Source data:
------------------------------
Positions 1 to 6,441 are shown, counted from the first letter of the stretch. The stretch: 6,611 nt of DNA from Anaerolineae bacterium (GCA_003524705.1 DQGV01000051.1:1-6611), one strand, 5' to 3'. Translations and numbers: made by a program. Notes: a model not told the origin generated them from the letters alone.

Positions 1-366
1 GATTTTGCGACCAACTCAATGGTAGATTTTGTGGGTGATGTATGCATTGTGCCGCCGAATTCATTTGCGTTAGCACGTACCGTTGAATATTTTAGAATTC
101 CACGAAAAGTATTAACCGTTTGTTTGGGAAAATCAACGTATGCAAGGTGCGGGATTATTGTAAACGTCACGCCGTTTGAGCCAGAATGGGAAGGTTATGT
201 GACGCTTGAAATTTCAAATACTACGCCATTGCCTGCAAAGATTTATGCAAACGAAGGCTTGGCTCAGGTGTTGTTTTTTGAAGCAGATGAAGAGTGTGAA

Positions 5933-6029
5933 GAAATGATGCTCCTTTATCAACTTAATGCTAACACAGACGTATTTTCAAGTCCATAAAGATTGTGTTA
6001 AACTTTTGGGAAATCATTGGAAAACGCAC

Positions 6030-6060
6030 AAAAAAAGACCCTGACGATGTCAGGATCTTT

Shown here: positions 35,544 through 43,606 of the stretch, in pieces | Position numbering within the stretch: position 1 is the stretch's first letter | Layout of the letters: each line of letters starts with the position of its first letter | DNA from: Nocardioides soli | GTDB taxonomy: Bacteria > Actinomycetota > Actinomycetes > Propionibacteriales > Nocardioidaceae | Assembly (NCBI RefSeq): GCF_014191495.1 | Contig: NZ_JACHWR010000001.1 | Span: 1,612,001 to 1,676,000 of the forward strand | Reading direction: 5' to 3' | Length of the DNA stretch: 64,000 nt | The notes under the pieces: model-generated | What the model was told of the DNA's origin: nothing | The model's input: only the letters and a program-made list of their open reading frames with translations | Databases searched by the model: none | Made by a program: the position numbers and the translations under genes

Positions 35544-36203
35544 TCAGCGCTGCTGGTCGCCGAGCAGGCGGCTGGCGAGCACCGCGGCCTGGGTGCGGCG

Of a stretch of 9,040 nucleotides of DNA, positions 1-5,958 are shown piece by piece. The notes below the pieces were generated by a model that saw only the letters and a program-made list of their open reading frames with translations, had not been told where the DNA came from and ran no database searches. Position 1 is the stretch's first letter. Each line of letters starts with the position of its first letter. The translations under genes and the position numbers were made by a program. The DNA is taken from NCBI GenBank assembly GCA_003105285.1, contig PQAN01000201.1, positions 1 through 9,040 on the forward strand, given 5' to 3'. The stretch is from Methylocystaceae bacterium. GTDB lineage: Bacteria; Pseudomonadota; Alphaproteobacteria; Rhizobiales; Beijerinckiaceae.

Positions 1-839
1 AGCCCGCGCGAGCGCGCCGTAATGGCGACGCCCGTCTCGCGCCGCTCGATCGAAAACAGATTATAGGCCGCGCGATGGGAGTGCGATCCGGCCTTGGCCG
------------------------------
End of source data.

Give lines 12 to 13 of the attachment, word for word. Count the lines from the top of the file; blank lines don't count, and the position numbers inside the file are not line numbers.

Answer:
Positions 35544-36203
35544 TCAGCGCTGCTGGTCGCCGAGCAGGCGGCTGGCGAGCACCGCGGCCTGGGTGCGGCG